Sri Lanka's peace initiative was flawed from the start and the island now faces an immediate prospect of more violence, the International Crisis Group (ICG) warns.
The conflict resolution, experts note however in a new study received here on Thursday, that neither government forces nor the Tamil rebels appear able to defeat the other.
"The renewal of conflict under the administration of President Mahinda Rajapaksa makes any political settlement more difficult," the Brussels-based group says, adding: "There is little evidence that either side can win militarily."
The Liberation Tigers of Tamil Eelam (LTTE) may have been weakened by an internal split and foreign pressure on their fundraising, but they remain a formidable force, ICG says.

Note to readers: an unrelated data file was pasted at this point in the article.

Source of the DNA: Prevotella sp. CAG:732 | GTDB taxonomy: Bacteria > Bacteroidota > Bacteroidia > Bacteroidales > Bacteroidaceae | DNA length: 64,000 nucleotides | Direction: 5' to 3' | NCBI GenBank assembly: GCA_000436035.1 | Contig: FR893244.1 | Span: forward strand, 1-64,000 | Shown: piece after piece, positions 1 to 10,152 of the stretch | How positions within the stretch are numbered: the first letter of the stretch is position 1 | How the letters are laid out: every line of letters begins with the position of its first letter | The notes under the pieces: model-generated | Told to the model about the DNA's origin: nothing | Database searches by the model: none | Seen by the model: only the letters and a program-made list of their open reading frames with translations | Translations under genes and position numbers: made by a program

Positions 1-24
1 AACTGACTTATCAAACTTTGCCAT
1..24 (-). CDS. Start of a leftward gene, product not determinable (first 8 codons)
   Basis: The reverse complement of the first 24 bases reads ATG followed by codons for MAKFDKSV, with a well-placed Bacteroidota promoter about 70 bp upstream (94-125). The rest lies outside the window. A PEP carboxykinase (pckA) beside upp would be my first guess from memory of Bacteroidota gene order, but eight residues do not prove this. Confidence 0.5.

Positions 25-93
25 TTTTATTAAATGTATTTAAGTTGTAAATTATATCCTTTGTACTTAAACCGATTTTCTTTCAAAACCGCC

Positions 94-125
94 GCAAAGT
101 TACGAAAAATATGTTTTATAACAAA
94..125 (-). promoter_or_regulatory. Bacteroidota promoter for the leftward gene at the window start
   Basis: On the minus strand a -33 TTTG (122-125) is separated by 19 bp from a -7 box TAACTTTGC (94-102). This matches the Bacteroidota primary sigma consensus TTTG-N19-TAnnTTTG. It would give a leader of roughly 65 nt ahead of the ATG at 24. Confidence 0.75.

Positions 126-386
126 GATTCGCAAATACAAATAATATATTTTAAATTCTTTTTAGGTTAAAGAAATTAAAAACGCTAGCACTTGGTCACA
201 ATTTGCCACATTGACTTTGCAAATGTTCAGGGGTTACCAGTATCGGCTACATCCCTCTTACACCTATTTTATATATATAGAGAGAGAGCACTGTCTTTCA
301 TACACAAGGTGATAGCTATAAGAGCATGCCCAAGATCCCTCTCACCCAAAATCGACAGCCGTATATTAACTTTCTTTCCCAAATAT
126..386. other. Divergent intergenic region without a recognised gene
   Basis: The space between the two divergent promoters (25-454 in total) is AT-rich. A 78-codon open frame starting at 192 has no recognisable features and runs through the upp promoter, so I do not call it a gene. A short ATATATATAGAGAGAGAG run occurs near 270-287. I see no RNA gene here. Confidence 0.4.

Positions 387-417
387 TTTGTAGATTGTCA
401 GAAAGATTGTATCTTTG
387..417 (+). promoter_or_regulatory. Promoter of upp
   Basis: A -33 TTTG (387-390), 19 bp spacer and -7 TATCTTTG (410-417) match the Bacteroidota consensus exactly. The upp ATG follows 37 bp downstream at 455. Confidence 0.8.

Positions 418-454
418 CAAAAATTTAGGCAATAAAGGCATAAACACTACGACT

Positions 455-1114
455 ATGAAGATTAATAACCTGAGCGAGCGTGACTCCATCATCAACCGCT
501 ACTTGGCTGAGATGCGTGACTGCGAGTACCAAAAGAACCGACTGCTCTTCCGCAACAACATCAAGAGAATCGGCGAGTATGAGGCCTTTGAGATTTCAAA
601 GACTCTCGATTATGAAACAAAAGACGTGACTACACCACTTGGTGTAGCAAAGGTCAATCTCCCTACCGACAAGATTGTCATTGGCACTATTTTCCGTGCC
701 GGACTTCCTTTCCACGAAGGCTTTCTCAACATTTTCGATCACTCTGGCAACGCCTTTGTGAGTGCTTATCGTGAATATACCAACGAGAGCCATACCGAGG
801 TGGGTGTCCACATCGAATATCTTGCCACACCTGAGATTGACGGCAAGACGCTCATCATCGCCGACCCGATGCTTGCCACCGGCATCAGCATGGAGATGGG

The rebels were able to "mount terrorist attacks throughout the island and confront government troops in conventional battles," it says.
"Until attitudes change on both sides, the immediate prospect is for worsening violence."
The report comes after Tiger supremo Velupillai Prabhakaran on Monday announced that he was resuming a campaign for independence in the island's north and east and declared a Norwegian-arranged ceasefire "defunct."
The Crisis Group says a demand for a separate state called Eelam was unacceptable to the majority Sinhalese community and to the major regional power, India.
The report notes that the international community has a key role in restraining both sides and pushing for serious discussion.